Charlie is the misfit of his family. His older siblings, a football star who has gone on to play for Penn State and a socially popular sister, have seemingly made a success of their high school careers. Charlie has had a more difficult time. The death of his maternal aunt has had a huge impact on his life and his mental stability. Despite having to deal with the death of a close loved one and the things he’s seen as a result of having older siblings, Charlie is painfully naive. At the same time, his intuition is good. He runs into a stroke of luck when he becomes friends with Patrick and his half-sister Sam. These unlikely friendships provide Charlie with a larger, much more experienced social group. They become the framework through which he comes to terms with his past and embraces his future.
If there was one section of this book that spoke to me of my own adolescents and made me want to take Charlie in my arms for a long hug, it was the Secret Santa. Being a newbie to this group of friends, the Secret Santa meant so much to him. He took pains to select just the right things and his desire to please his friends was not necessarily returned. You feel like such a fool when something like that happens. You’re exposed as if you have played all of your cards. I know I did. One year that I spent all of my money buying gifts for each of the girls in my circle of friends. Unfortunately, if I got anything from most of the girls, it was a candy cane. The disappointment isn’t about not getting anything in return. It is just a hard way to learn that your feelings are not returned.
The Perks of Being a Wallflower contains course language, sexual content, drug use, and violence toward women, but these very adult topics are not glamorized. You see how miserable the older sister or friend is when she is mistreated. You see how drugs have paralyzed people’s lives. You see how everyone’s heart can be broken, be they hetero or homosexual. While reading this novel it’s pretty clear that the worst thing you can do is to repeatedly make the same mistakes, never learning from them or coming to terms with yourself. Just because you’ve fallen in a trap doesn’t mean you are stuck there. I understand the concerns around this novel. Read the book. It opens the door to a great deal of conversation. If only you’re ready, you can learn a lot about where your children are emotionally. If you’re open, they might just learn a lot about you, too.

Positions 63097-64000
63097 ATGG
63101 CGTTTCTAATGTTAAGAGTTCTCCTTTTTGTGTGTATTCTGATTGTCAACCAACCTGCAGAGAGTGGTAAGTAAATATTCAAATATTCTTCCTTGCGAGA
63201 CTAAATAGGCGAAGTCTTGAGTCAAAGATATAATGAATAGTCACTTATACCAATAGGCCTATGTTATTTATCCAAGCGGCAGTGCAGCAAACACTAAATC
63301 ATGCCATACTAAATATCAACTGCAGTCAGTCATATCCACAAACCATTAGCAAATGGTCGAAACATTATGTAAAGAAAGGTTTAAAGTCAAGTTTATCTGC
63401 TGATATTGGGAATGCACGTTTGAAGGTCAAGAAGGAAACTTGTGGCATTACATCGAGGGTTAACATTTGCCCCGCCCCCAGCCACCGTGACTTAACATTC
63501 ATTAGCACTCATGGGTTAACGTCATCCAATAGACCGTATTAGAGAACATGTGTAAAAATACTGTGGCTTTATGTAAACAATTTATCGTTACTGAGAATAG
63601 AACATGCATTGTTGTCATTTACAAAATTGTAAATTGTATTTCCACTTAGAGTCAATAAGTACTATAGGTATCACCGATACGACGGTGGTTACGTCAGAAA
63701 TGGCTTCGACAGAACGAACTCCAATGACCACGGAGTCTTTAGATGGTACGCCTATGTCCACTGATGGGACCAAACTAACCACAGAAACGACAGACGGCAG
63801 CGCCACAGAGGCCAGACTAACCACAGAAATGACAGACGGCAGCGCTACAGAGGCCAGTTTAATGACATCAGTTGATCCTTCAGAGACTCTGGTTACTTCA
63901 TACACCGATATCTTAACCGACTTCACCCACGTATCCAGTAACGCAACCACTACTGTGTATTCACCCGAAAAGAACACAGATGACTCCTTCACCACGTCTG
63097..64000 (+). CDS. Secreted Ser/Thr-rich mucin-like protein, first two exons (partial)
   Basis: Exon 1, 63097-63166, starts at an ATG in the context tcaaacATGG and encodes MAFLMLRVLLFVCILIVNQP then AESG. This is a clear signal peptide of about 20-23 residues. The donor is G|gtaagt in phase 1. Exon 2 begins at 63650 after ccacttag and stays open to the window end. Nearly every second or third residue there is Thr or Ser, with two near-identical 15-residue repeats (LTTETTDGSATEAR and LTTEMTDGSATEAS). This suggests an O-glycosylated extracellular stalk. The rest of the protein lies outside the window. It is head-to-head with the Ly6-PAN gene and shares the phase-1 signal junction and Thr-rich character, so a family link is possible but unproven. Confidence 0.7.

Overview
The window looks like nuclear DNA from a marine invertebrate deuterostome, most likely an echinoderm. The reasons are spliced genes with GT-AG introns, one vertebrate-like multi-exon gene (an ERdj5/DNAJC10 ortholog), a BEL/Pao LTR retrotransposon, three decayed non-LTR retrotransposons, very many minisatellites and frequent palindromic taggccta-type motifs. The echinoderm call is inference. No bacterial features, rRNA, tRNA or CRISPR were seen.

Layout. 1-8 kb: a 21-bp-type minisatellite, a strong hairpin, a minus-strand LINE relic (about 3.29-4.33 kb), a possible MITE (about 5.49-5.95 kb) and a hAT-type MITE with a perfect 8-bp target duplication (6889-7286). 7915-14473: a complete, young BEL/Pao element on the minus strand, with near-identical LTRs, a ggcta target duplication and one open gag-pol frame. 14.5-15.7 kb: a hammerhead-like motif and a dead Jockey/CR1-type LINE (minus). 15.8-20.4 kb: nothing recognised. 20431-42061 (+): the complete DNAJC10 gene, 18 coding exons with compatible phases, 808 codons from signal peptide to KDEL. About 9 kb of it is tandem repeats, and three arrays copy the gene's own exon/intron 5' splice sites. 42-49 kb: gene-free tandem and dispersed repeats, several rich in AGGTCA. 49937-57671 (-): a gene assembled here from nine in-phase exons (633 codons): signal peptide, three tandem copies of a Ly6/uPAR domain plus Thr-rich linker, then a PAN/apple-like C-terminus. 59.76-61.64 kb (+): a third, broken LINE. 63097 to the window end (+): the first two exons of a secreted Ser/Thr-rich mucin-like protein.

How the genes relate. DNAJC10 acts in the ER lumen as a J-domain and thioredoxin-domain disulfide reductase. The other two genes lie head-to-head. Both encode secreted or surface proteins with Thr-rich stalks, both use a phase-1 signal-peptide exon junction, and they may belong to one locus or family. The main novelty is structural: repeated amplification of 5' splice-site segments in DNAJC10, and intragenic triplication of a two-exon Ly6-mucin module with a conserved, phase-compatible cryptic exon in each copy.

I purchased this novel after it was removed from the library of William Byrd High School in Vinton, VA. I would personally like to thank disgruntled parent, Mr. John Davis, for bringing this novel to my attention. This book was for me what The Catcher in the Rye never was. I thoroughly enjoyed it and the conversation it fostered with me and some of my best friends. I can only imagine how this book might impact me if I were closer to my adolescent years. Young adult novels do not have to be benign or puritanical to be appropriate. So much is happening emotionally during high school and fiction is one of the safest environments in which to explore new feelings and ideas. I think we ought to give teenagers more credit when it comes to comprehending and responding to fiction. This is definitely one challenged book that I would challenge you to read.